The Bank of Italy’s duties include supervision of the wholesale markets in government securities and of multilateral trading facilities for euro-denominated deposits. Given the type of trading performed, liquidity, and the large number of participant institutions, these markets are important for monetary policy transmission and financial stability.
Under the 1998 Consolidated Law on Finance, Article 66, the Ministry of Economy and Finance, after consulting the Bank of Italy and Consob, must regulate and authorize wholesale markets in government securities and approve their rules. The Bank of Italy and Consob also perform direct oversight of the wholesale markets in government securities, with diverse functions: the Bank supervises for purposes of overall efficiency and orderly trading, Consob for transparency and investor protection.
The Ministry is also assigned to determine, after consulting the Bank of Italy and Consob, the minimum operational requirements for multilateral trading facilities in government securities (Article 77-bis). Once authorized, these facilities are supervised continuously by the Bank of Italy after consulting Consob.
The Bank also monitors – alone – the efficiency and proper operation of organized trading of interbank funds in euro, as well as these facilities’ operators. By virtue of these powers, the Bank, after consulting Consob, has issued supervisory instructions for the regulated markets, wholesale multilateral trading facilities in government securities and multilateral trading facilities in deposits in euro and for their operating companies.
The Bank’s oversight of the money and financial markets (patterned after banking supervision and calibrated according to the proportionality principle) includes both off-site supervision and on-site inspection of the market operating companies as well as monitoring and overall analysis of the general performance of the markets. Monitoring and analysis serve to preserve the integrity of the market. The notion of “integrity” refers to such features as a price formation process that rapidly incorporates all publicly available information, “fair” access to trading for all investors, adequate liquidity, and mechanisms to deter and punish abusive conduct by intermediaries. In other words, preserving market integrity means safeguarding the set of rules, agreements and principles on which mutual trust among market participants and intermediaries is based. The objective of orderly trading follows also from that of market stability, in that the trading facility must be sufficiently robust to maintain the conditions for efficient functioning (two-way trading, price continuity, liquidity) in the face of exogenous shocks.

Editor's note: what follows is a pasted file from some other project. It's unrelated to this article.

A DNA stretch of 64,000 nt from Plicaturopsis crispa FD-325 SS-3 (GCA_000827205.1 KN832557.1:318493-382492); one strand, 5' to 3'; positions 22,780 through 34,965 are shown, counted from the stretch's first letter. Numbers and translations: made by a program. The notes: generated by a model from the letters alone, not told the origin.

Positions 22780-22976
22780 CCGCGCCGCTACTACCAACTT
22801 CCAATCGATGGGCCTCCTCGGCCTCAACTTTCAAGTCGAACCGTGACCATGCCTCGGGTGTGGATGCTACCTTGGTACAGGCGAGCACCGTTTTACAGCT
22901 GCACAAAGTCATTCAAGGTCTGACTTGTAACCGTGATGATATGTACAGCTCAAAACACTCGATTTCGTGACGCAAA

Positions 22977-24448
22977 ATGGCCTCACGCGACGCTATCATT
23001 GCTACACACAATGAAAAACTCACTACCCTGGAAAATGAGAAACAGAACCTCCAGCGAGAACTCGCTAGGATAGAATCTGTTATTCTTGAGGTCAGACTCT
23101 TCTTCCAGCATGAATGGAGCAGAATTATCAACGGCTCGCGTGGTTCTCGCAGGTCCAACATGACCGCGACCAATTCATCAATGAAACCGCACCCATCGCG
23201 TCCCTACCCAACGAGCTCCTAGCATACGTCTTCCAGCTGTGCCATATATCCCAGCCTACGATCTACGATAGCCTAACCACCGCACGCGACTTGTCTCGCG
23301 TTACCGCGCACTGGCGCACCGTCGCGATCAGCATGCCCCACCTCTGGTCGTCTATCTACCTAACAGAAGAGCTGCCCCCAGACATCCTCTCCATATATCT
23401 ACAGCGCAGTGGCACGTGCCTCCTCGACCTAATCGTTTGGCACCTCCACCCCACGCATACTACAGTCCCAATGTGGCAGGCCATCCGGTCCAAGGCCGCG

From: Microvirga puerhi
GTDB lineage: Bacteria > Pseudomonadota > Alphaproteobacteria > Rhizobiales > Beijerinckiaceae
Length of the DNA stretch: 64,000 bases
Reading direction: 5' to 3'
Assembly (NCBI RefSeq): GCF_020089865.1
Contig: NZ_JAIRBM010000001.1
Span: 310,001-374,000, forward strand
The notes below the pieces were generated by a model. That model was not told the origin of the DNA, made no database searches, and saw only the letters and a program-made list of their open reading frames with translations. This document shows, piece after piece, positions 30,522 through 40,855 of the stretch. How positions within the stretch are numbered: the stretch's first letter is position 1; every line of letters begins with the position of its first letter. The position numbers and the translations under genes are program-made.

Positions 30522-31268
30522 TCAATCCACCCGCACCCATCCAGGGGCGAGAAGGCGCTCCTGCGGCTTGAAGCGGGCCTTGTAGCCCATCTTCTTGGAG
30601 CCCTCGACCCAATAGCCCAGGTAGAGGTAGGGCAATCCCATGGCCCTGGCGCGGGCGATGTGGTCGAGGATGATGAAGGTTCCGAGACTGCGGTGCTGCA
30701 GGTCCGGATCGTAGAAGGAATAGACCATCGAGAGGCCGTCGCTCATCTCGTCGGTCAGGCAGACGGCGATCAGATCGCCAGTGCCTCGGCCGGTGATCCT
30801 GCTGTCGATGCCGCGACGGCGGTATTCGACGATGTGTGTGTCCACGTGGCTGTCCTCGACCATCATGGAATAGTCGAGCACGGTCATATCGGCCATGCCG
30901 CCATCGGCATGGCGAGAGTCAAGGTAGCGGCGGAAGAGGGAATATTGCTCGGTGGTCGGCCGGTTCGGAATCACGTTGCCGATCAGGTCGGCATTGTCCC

The markets that the Bank of Italy supervises are those operated by MTS S.p.A. and e-MID SIM S.p.A. Under the Consolidated Law on Finance, the Bank advises Consob on matters involving the regulation and authorization of private- and public-sector bond markets not in central government securities and markets in derivatives on public securities, interest rates and currency. Lastly, the Bank cooperates with the Ministry of Economy and Finance in evaluating market makers pursuant to Ministerial Decree 216 of 22 December 2009.
MTS and BondVision
MTS S.p.A. manages the wholesale market in government securities (MTS) and the wholesale market in government securities for institutional investors (BondVision). These two regulated markets are authorized by the Ministry of Economy and Finance and are supervised by the Bank of Italy and Consob.